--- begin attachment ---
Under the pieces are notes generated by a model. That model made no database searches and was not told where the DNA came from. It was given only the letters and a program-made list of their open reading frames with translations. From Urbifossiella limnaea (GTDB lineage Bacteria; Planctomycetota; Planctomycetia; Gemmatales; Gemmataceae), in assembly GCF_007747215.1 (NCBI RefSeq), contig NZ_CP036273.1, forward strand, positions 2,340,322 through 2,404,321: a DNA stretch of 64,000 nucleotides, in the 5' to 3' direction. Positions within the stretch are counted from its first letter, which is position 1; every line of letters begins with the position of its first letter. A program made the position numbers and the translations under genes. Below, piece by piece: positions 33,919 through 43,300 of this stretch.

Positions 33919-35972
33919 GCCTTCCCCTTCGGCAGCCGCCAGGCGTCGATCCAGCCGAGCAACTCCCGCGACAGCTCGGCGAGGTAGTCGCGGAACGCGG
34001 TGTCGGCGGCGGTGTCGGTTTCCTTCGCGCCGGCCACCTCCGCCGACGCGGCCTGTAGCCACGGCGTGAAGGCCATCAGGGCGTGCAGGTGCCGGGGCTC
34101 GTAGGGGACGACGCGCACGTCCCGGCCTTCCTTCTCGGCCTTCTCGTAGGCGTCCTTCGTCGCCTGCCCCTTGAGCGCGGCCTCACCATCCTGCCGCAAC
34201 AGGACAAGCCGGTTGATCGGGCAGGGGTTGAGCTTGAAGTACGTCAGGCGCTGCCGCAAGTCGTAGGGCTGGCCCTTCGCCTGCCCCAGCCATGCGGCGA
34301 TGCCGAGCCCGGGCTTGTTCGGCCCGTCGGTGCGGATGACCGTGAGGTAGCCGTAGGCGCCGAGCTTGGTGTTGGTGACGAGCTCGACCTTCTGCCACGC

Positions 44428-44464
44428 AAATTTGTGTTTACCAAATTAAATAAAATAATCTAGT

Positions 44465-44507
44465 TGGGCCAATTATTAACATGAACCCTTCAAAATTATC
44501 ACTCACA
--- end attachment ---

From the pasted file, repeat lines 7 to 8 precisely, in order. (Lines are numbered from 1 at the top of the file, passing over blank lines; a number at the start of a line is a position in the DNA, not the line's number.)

34301 TGCCGAGCCCGGGCTTGTTCGGCCCGTCGGTGCGGATGACCGTGAGGTAGCCGTAGGCGCCGAGCTTGGTGTTGGTGACGAGCTCGACCTTCTGCCACGC

Positions 44428-44464